D. Rayner O’Connor Lysaght (Socialist Democracy, Dublin) welcomes the Declaration, but also highlights some of its weaknesses.
On 10-11 November 2003, the European Anti-Capitalist Left in the European Social Forum produced a Resolution challenging the various reformist parties’ hegemony over the working class and left wing forces of the ‘subcontinent’. In itself, it is a welcome exposure of the draft European Union Constitution. It reveals the document’s regressive nature economically and politically. On the latter, the comrades of Socialist Democracy (Ireland) are particularly pleased to see the Resolution accepts their decades long opposition to fixed and immutable state frontiers, denying self-determination for such as the Basques, the Wends and the Celtic peoples (as well as the Kurds and Armenians, if Turkey joins the EU).
There are however serious defects. Exposing them does not involve us in any necessary dissociation from the Anti-Capitalist Left; any more than Marx and Engels Critiques of the Gotha Programme meant their authors’ dissociation from their contemporary German Social Democrats. Instead it involves strengthening the Anti-Capitalist Left’s analysis, which is not qualitatively any stronger than that of the denounced reformists, when it comes to guiding the working peoples of Europe towards victory. Inevitably, since the Resolution is centred on this year’s Euro-elections, it puts success therein above the need to develop consciousness beyond the level that has fuelled the various World Social Forums. The result is akin to the manifestos of the old Popular Fronts headed by the official Communist Parties.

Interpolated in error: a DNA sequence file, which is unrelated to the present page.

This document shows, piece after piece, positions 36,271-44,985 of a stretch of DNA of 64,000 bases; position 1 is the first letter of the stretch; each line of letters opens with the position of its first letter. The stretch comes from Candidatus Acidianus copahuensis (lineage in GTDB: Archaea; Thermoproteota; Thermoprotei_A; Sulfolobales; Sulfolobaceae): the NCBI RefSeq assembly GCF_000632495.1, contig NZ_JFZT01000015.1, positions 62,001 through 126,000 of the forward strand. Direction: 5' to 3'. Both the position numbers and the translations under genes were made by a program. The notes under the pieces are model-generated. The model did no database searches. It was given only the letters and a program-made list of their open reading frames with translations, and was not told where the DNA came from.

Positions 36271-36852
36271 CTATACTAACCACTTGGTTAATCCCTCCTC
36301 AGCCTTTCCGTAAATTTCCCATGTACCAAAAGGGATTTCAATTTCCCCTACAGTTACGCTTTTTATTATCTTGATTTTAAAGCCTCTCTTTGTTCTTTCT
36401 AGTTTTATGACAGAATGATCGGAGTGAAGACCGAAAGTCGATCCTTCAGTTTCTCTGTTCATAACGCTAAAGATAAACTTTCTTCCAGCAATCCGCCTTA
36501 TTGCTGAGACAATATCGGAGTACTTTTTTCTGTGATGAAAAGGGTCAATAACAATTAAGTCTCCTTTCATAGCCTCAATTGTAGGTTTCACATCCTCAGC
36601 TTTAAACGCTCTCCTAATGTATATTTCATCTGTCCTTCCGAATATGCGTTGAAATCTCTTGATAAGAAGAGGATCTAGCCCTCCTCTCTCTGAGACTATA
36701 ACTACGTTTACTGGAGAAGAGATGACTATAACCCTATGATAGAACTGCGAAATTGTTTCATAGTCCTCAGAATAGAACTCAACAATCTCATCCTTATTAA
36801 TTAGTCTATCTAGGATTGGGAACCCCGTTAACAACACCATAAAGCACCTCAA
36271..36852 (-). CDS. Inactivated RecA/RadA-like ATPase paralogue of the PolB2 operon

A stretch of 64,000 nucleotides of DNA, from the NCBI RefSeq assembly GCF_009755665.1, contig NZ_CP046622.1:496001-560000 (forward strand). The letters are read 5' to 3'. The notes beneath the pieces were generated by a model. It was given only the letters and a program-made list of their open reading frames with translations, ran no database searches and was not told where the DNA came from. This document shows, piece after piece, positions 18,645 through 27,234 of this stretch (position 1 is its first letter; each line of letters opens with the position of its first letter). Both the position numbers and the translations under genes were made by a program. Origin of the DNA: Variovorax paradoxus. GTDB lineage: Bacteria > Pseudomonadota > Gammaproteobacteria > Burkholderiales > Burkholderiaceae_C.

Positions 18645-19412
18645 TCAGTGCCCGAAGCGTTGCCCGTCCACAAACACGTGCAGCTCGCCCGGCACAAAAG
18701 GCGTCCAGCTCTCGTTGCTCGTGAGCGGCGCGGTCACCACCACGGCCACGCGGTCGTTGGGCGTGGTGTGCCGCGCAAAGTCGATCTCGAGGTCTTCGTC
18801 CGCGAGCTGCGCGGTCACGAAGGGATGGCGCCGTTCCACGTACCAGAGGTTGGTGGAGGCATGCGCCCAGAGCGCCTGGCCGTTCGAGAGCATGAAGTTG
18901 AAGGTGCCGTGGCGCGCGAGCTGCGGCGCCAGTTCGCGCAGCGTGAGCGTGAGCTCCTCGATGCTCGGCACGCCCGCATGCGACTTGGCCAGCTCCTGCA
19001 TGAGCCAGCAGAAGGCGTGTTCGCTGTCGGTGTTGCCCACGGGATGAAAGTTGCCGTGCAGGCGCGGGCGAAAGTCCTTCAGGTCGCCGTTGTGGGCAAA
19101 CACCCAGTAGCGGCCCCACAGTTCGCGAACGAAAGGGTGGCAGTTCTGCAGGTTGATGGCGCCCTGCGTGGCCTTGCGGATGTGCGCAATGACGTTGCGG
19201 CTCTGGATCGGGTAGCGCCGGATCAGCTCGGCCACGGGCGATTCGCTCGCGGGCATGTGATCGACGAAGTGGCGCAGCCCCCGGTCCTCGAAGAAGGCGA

The weaknesses can be grouped together under three classifications:-
1. Anti-capitalist, not socialist
Up to the penultimate paragraph it pussyfoots away from the word ‘Socialism’. ‘Anti-Capitalism’ is no substitute. It is possible to oppose capitalism on an analysis more opposed to Socialism than capitalism itself.
It could be claimed that the draftees’ position within the ‘social left’ must deter neo-feudal dreamers (e.g. some religious fundamentalists), but this does no more than emphasise the draftees’ evasive approach. For, after all, how do they differ from the rest of the ‘social left’? Is it not that they are Socialists? Such equivocation will be used against them by the enemy.
2. No imperialist critique
More importantly, it repeats more subtly a major illusion that led to the degeneration of the old European Social Democracy. The draftees take pride in being part of
a huge oppositional, internationalist, anti-capitalist milieu… on a world scale. They accept this emerges
to different extents in different countries. Yet they do not analyse or even state simply how the countries of Europe (and North America) are related to the countries of the rest of the world. There is no suggestion in this document that Europe, particularly western and central Europe, is an imperial metropolis.